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Structural and dynamic requirements for optimal activity of the essential bacterial enzyme dihydrodipicolinate synthase.

Reboul CF, Porebski BT, Griffin MD, Dobson RC, Perugini MA, Gerrard JA, Buckle AM - PLoS Comput. Biol. (2012)

Bottom Line: DHDPS from E. coli is a homotetramer consisting of a 'dimer of dimers', with the catalytic residues found at the tight-dimer interface.Crystallographic and biophysical evidence suggest that the dimers associate to stabilise the active site configuration, and mutation of a central dimer-dimer interface residue destabilises the tetramer, thus increasing the flexibility and reducing catalytic efficiency and substrate specificity.These reveal a striking contrast between the dynamics of tetrameric and dimeric forms.

View Article: PubMed Central - PubMed

Affiliation: Department of Biochemistry and Molecular Biology, Monash University, Clayton, Victoria, Australia.

ABSTRACT
Dihydrodipicolinate synthase (DHDPS) is an essential enzyme involved in the lysine biosynthesis pathway. DHDPS from E. coli is a homotetramer consisting of a 'dimer of dimers', with the catalytic residues found at the tight-dimer interface. Crystallographic and biophysical evidence suggest that the dimers associate to stabilise the active site configuration, and mutation of a central dimer-dimer interface residue destabilises the tetramer, thus increasing the flexibility and reducing catalytic efficiency and substrate specificity. This has led to the hypothesis that the tetramer evolved to optimise the dynamics within the tight-dimer. In order to gain insights into DHDPS flexibility and its relationship to quaternary structure and function, we performed comparative Molecular Dynamics simulation studies of native tetrameric and dimeric forms of DHDPS from E. coli and also the native dimeric form from methicillin-resistant Staphylococcus aureus (MRSA). These reveal a striking contrast between the dynamics of tetrameric and dimeric forms. Whereas the E. coli DHDPS tetramer is relatively rigid, both the E. coli and MRSA DHDPS dimers display high flexibility, resulting in monomer reorientation within the dimer and increased flexibility at the tight-dimer interface. The mutant E. coli DHDPS dimer exhibits disorder within its active site with deformation of critical catalytic residues and removal of key hydrogen bonds that render it inactive, whereas the similarly flexible MRSA DHDPS dimer maintains its catalytic geometry and is thus fully functional. Our data support the hypothesis that in both bacterial species optimal activity is achieved by fine tuning protein dynamics in different ways: E. coli DHDPS buttresses together two dimers, whereas MRSA dampens the motion using an extended tight-dimer interface.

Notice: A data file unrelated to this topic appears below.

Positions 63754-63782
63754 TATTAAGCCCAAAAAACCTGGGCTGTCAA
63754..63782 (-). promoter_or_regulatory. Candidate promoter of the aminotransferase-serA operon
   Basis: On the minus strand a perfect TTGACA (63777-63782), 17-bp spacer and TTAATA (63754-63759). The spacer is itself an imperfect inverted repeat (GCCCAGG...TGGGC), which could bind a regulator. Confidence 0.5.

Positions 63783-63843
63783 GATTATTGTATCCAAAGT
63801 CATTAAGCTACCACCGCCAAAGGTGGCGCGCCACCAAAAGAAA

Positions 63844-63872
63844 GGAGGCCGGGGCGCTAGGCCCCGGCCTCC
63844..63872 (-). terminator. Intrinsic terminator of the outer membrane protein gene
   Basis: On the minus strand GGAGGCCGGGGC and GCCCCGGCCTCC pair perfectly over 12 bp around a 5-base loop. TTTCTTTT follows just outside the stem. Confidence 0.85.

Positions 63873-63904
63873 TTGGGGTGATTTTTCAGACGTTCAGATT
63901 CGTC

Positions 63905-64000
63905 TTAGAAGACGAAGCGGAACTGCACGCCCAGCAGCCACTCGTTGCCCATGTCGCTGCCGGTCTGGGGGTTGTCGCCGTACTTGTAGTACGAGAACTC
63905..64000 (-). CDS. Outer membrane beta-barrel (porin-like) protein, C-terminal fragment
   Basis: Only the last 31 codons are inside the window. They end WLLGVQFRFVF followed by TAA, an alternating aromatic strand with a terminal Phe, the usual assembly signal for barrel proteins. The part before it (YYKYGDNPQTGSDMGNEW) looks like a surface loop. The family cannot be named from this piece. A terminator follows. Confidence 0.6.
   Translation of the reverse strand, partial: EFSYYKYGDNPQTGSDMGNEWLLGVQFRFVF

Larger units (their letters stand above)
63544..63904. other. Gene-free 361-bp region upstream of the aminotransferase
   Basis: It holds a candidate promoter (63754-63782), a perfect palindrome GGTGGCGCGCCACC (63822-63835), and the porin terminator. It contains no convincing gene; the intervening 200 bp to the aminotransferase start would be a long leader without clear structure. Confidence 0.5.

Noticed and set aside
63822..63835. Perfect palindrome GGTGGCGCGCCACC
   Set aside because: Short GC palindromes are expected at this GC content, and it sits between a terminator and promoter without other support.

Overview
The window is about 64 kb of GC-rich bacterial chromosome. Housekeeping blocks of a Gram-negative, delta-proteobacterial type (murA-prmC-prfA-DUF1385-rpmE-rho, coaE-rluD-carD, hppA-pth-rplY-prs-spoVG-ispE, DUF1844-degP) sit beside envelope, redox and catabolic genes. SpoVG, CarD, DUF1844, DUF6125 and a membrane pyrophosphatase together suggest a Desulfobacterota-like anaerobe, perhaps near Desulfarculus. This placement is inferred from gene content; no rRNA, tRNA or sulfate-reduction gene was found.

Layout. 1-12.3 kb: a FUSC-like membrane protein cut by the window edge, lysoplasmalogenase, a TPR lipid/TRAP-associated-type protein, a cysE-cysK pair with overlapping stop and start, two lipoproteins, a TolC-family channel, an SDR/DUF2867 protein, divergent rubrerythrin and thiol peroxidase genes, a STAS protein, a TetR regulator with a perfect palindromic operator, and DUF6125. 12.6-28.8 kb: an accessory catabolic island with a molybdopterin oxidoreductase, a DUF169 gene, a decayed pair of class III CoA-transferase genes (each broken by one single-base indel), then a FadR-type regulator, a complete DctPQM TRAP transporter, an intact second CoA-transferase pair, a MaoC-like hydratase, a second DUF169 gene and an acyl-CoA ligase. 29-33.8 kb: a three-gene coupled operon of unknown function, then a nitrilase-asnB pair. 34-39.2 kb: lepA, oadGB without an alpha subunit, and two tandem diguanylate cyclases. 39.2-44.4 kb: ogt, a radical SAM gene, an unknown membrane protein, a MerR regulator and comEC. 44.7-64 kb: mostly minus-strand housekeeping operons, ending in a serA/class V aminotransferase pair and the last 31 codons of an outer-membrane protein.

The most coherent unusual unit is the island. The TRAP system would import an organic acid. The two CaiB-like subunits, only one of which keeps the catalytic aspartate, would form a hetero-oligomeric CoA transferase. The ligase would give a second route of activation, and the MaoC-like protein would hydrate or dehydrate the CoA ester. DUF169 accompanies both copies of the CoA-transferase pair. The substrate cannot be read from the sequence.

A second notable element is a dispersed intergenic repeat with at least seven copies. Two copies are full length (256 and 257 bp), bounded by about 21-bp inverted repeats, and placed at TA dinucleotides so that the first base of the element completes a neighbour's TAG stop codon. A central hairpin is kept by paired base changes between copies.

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Network of essential active site interactions over the course of the simulations.(A) Electrostatic interactions and residues considered: Wild-type E. coli tetramer (dark blue), E. coli L197 mutant dimer (light blue), MRSA wild-type dimer (green). Only Wild-type E. Coli interactions (dashed lines) are shown for clarity. (B) Distance between T44-Oγ and Y133-Oç. (C) Distance between T44-Oγ and Y107-Oç. (D) Distance between K161-Nζ and Y133-Oç. Equivalent MRSA residues are T46, Y135, Y109 and K163.
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pcbi-1002537-g007: Network of essential active site interactions over the course of the simulations.(A) Electrostatic interactions and residues considered: Wild-type E. coli tetramer (dark blue), E. coli L197 mutant dimer (light blue), MRSA wild-type dimer (green). Only Wild-type E. Coli interactions (dashed lines) are shown for clarity. (B) Distance between T44-Oγ and Y133-Oç. (C) Distance between T44-Oγ and Y107-Oç. (D) Distance between K161-Nζ and Y133-Oç. Equivalent MRSA residues are T46, Y135, Y109 and K163.

Mentions: To gain more insight into the potential changes occurring in the active sites we focused on the conserved network of hydrogen bonds present in the catalytic site (Figure 7A). This network is formed by 2 hydrogen bonds between the hydroxyl groups of T44 and Y133 (E. coli numbering), and between the hydroxyl groups of T44 and Y107. Point mutation of any of these 3 residues that constitute the catalytic triad results in severely reduced activity [3]. Distances between donor and acceptor atoms were monitored throughout simulations (Figure 7). We find that atoms T44-Oγ/Y133-Oç (Figure 7B) remain in reasonably close contact at a similar average distance of 5.4±1.3 Å and 5.6±1.3 Å in the E. coli and the MRSA dimers respectively. The hydrogen bond is only transiently formed regardless of the species and broken upon flipping of the T44 side chain. In contrast the distance between T44-Oγ/Y107-Oç shows a marked difference (Figure 7C) following the repositioning of Y107 in the E. coli dimer associated with monomer re-arrangement and shown here with a large increase. The relative positions of both side chains seem affected to a smaller extent by rotation in the MRSA dimer (average distance is 5.7±1.3 Å) with a small distance increase suggesting weak electrostatic interaction between the hydroxyl groups.